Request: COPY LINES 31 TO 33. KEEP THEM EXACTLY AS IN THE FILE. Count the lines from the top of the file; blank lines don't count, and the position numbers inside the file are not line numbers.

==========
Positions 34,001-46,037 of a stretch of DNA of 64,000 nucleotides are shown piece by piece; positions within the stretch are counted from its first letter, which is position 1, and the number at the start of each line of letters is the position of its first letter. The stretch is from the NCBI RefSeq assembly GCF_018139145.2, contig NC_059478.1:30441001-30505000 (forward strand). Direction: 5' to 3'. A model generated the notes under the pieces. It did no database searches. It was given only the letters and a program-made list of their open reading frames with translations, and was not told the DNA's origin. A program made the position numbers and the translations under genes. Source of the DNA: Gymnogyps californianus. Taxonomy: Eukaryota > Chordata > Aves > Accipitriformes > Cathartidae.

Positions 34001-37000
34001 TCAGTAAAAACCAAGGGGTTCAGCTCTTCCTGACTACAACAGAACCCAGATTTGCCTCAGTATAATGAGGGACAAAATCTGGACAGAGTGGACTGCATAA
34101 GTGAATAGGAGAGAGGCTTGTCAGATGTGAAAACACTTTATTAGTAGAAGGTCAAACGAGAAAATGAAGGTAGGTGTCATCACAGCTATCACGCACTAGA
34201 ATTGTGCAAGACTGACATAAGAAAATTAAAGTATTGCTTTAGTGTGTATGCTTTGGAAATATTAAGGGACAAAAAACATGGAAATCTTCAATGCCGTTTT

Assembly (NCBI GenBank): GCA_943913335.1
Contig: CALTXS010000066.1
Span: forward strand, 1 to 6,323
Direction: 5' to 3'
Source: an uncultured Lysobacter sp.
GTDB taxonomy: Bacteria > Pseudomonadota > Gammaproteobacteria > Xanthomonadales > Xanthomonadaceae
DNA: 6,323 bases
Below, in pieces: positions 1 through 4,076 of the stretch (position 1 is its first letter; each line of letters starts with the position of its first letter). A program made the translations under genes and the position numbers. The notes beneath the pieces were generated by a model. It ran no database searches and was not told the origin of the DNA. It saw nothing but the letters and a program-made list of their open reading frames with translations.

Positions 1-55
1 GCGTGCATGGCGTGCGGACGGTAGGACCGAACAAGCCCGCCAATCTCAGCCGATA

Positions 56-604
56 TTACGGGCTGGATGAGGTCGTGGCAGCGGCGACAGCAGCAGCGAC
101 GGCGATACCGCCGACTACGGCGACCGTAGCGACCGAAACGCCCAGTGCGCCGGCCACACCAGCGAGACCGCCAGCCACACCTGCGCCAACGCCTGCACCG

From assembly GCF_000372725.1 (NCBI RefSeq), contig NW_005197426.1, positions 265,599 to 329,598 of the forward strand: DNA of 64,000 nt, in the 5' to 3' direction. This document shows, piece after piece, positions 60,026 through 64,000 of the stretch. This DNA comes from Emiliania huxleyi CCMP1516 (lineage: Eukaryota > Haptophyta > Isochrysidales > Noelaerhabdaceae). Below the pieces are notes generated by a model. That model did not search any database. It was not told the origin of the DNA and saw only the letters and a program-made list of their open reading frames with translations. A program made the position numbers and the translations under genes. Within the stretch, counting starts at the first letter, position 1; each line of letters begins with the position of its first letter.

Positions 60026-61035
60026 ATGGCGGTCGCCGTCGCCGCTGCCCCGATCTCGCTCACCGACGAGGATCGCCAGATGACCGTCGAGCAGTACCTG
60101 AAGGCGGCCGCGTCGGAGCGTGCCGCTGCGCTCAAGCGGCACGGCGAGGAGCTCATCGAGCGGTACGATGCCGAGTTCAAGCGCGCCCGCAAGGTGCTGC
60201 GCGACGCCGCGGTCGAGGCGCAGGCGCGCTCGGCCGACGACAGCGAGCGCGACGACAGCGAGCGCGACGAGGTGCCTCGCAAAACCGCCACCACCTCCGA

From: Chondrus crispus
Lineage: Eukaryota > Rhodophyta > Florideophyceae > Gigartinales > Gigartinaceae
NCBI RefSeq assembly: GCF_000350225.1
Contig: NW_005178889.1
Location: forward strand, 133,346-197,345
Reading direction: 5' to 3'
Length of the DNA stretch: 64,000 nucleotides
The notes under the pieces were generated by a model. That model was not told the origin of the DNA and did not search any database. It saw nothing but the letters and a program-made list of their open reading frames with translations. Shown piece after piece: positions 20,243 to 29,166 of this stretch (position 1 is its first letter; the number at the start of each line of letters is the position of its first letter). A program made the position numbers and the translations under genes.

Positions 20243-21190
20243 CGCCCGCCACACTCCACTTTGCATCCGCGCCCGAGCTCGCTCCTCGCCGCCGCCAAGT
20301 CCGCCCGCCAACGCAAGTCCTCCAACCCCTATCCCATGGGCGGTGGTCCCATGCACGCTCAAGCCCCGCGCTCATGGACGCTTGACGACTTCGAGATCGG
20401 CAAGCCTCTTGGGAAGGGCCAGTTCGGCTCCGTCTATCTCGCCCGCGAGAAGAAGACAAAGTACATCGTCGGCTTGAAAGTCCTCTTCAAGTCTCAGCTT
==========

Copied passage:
The notes under the pieces were generated by a model. That model was not told the origin of the DNA and did not search any database. It saw nothing but the letters and a program-made list of their open reading frames with translations. Shown piece after piece: positions 20,243 to 29,166 of this stretch (position 1 is its first letter; the number at the start of each line of letters is the position of its first letter). A program made the position numbers and the translations under genes.

Positions 20243-21190
20243 CGCCCGCCACACTCCACTTTGCATCCGCGCCCGAGCTCGCTCCTCGCCGCCGCCAAGT